Karl Jaspers (Jaspers Karl)( The German philosopher, the representative of existentialism.)
Comments for Karl Jaspers (Jaspers Karl)
Biography Karl Jaspers (Jaspers Karl)
Born February 23, 1883 in Oldenburg (Germany), studied law in Heidelberg and Munich universities, medicine in Berlin, Gottingen and Heidelberg University. In 1909 he received the right to practice medicine. In 1909-1915 he worked as an assistant physician at the university psychiatric clinic. In 1916 he was appointed assistant in psychology in 1920 as an assistant in philosophy, and in 1921 professor of philosophy at Heidelberg University. Marriage to a Jew in 1910 and political beliefs led to his ouster in the National Socialists of all administrative duties in 1933 and from teaching in 1937. In 1938 it was banned publication of works of the philosopher. Jaspers remained in Heidelberg and devoted much time to Bible study. After the war (1945) was reinstated in office, openly expressed their views at the university on issues such as guilt of the Germans and the threat of nuclear war. Known radio speeches on policy issues, as well as on philosophical topics. Tried to hold the idea of denazification universities. In 1949 became professor of philosophy at the University of Basel (Switzerland) in 1961 declined from teaching and devoted himself to science and journalism. Died Jaspers in Basel, February 26, 1969.
Jaspers had a decisive influence on existentialism 20 in. He sought to combine the ideas of Kierkegaard and Nietzsche with the tradition of academic philosophy, not taking, however, neither the 'fanaticism' Kierkegaard, or 'frenzy' of Nietzsche, or 'indifferent mentality' of University Professors. In later works, he still preferred to talk about 'the philosophy of mind' or 'world philosophy' rather than 'philosophy of existence'. In terms of Jaspers, an important prerequisite for philosophizing are the natural sciences, but philosophy itself is beyond the limits of available science. Only when we are advancing scientific knowledge to its limits, we have opened new horizons. Truth in philosophy is clearly expressed personal character, . this is not the sum of dogma, . but the activity - is always open and edit, . She grasped by faith and is transmitted to other people through an appeal to their very existence as free individuals (existence),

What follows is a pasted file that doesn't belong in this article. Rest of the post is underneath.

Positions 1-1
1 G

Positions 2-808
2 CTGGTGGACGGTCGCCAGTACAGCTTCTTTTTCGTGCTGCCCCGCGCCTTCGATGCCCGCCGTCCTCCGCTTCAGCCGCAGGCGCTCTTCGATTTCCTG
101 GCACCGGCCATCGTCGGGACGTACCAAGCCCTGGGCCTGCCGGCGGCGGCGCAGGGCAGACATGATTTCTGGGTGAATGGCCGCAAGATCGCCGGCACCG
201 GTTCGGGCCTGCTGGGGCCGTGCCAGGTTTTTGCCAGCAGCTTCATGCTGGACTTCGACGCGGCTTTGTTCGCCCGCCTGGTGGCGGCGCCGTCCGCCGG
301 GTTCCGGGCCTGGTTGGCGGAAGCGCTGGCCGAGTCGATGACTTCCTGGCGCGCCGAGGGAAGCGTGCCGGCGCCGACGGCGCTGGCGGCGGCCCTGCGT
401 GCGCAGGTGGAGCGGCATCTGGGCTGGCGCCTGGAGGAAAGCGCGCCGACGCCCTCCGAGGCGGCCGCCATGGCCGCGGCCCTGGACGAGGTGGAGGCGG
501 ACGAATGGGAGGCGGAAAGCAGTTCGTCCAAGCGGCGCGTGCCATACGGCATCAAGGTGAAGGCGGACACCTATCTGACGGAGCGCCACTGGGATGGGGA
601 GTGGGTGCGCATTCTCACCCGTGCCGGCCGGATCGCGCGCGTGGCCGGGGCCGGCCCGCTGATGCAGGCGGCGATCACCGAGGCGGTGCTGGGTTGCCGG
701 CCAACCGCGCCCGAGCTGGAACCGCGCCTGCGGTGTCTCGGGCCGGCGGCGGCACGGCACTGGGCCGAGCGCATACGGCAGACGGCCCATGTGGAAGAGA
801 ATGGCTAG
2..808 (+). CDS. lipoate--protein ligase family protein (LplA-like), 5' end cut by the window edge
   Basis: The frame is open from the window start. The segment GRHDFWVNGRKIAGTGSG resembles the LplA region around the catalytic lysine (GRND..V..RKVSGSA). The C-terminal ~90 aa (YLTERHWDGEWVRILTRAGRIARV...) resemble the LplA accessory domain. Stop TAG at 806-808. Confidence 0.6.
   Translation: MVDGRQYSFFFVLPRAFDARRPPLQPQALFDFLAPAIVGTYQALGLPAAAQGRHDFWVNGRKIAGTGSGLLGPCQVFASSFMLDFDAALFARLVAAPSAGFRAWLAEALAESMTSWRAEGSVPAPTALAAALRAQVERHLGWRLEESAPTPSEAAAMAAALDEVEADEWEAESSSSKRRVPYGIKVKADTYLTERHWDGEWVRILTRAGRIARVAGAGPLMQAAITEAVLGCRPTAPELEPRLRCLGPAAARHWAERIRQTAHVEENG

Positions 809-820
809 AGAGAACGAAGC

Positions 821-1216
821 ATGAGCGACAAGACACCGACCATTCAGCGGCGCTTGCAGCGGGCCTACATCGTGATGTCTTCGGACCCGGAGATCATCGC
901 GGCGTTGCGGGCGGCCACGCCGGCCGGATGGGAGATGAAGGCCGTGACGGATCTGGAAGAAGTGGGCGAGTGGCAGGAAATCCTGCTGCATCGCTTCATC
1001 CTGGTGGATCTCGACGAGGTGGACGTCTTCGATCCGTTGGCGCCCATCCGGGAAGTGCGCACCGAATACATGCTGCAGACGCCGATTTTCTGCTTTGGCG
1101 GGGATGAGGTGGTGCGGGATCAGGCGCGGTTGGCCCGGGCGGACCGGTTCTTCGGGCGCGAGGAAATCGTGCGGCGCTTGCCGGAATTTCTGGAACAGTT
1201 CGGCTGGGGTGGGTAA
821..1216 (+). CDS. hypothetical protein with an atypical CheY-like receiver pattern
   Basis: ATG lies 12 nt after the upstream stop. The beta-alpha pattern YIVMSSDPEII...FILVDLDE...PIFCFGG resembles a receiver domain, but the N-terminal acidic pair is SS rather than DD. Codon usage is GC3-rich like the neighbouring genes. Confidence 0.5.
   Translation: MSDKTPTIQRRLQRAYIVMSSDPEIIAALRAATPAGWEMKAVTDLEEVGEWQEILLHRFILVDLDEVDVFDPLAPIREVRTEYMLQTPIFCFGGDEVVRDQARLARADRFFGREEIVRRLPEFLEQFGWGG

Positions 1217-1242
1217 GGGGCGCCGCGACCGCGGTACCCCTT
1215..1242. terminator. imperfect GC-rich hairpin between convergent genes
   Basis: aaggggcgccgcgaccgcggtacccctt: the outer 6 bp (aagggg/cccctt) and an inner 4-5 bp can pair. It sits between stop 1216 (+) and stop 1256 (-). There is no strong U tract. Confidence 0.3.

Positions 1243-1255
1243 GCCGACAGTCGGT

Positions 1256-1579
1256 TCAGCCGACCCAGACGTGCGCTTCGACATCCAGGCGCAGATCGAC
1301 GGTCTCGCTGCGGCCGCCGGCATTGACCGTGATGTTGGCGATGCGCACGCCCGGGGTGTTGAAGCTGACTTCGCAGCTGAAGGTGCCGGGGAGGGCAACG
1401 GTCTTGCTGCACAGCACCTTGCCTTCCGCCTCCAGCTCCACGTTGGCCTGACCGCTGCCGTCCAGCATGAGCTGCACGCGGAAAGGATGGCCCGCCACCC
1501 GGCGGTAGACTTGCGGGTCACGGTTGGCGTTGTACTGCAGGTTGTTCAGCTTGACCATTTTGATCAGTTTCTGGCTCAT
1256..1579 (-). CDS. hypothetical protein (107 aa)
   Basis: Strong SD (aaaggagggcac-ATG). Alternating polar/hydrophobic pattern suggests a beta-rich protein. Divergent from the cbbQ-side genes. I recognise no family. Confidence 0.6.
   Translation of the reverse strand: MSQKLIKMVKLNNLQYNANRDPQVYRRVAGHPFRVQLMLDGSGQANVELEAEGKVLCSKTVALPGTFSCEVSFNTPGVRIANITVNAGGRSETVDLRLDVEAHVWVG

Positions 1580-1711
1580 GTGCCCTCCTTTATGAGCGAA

. Philosophy is perceived - in particular interpersonal communication - only those people, all of which are being transformed by faith. However, this belief is not religious, and philosophical, as is personal in nature and not based on authority. Although Jaspers is appreciated, . what he called 'the religion of the Bible', . He could not accept the claims of Christianity in the possession of the absolute and only truth and strictly distinguished between faith (belief) and knowledge of, the Incarnation and redemption as a dogma seemed incompatible with human freedom and responsibility,
. We reach the philosophical belief, . Taking our concrete historical situation with its constraints and challenges, . Recognizing in particular the essential moments of the absolute "must" and finding themselves in the 'limit situations' (Grenz-situationen) suffering, . guilt and death, . which at stake is our whole I,
. In these cases, we encounter the transcendent, or God ( 'the One'). God can not be known and described as an object, . it is knowable and can be described only by means of myth and symbol ( 'cipher') or through reasoning, . misfires as logical constructions, . but indicating, . that goes beyond the content of the transmitted,
. Among the major works of the philosopher - General Psychopathology (Allgemeine Psychopathologie, . 1913); outlook Psychology (Psychologie der Weltanschauungen, . 1919); Philosophy (Philosophie, . 3 Bd., . 1932); the truth (Von der Wahrheit, . 1947); problem of German guilt (Die Schuldfrage,
. Ein Beitrag zur deutschen Frage, 1946); Great Philosophers (Die grossen Philosophen, Bd. 1, 1957), Philosophical Faith and Revelation (Der philosopische Glaube angesichts der Offenbarung, 1962), Atomic Bomb and the Future of Mankind (Die Atombombe und die Zukunft des Menschen, 1958); ciphers of transcendence (Chiffren der Transzendenz, 1970), etc.